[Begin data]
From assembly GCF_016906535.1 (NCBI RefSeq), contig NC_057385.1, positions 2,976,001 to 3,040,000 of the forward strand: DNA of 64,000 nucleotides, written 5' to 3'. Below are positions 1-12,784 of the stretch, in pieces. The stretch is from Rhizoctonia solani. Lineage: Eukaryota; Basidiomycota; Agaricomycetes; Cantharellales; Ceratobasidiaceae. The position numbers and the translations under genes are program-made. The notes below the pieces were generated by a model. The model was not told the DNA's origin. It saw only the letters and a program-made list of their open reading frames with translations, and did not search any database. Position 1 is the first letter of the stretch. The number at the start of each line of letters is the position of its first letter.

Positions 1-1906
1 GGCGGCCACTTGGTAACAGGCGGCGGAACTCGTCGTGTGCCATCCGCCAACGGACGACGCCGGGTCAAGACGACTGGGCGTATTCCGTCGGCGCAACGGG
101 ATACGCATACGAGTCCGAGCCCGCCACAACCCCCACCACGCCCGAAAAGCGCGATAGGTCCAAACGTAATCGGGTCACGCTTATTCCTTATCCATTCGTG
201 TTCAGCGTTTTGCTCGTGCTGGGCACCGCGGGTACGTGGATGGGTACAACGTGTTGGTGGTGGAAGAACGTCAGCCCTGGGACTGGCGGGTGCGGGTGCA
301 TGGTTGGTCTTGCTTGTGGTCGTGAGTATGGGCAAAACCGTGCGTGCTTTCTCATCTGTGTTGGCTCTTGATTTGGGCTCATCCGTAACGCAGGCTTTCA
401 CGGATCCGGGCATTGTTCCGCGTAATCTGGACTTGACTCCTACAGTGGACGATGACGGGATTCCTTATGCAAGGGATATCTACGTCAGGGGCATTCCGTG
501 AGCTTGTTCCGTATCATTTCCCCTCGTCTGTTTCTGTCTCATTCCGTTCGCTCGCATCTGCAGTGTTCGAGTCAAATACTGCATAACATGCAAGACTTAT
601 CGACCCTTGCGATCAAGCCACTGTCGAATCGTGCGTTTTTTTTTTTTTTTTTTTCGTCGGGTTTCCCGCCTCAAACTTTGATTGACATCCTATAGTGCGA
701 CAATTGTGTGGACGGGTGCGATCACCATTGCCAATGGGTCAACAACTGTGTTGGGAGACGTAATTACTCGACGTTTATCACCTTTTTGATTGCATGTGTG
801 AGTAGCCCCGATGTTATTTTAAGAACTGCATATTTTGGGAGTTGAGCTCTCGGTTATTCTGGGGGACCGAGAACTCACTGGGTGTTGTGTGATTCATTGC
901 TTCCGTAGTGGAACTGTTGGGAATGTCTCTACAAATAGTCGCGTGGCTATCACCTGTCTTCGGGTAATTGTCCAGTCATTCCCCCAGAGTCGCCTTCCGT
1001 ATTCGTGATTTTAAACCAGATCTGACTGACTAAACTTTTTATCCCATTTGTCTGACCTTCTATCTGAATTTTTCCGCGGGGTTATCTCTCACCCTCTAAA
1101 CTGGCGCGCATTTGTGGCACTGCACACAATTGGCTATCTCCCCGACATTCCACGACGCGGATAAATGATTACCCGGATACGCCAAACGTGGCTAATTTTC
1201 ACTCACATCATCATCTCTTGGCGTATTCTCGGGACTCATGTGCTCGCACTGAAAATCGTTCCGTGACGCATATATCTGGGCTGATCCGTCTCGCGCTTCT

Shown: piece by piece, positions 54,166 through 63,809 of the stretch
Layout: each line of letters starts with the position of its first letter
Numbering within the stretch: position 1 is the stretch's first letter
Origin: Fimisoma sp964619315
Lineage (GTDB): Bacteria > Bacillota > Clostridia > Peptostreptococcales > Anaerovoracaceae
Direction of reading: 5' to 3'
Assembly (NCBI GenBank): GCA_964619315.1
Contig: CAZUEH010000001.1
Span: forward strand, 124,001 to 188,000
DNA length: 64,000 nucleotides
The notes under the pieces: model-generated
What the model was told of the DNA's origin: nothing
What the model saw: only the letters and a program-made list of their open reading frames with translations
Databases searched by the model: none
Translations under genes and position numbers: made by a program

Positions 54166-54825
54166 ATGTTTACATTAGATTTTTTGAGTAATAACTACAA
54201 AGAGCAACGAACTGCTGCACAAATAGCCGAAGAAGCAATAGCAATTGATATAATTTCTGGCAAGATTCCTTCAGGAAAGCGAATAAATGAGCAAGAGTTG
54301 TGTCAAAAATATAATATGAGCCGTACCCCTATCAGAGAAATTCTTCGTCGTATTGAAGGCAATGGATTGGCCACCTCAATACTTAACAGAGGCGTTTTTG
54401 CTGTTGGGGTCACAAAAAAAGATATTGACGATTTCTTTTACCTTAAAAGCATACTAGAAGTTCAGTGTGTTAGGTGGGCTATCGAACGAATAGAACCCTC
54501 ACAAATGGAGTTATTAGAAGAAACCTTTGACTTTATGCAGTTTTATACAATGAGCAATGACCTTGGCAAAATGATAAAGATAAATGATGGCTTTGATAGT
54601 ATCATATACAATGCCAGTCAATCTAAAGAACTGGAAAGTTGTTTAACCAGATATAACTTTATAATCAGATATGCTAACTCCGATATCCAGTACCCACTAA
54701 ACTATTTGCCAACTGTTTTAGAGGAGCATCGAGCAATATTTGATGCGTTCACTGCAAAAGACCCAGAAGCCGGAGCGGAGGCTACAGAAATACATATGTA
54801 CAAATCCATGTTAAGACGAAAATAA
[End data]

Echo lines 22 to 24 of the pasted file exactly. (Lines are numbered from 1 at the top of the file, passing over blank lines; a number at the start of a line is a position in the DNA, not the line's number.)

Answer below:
Assembly (NCBI GenBank): GCA_964619315.1
Contig: CAZUEH010000001.1
Span: forward strand, 124,001 to 188,000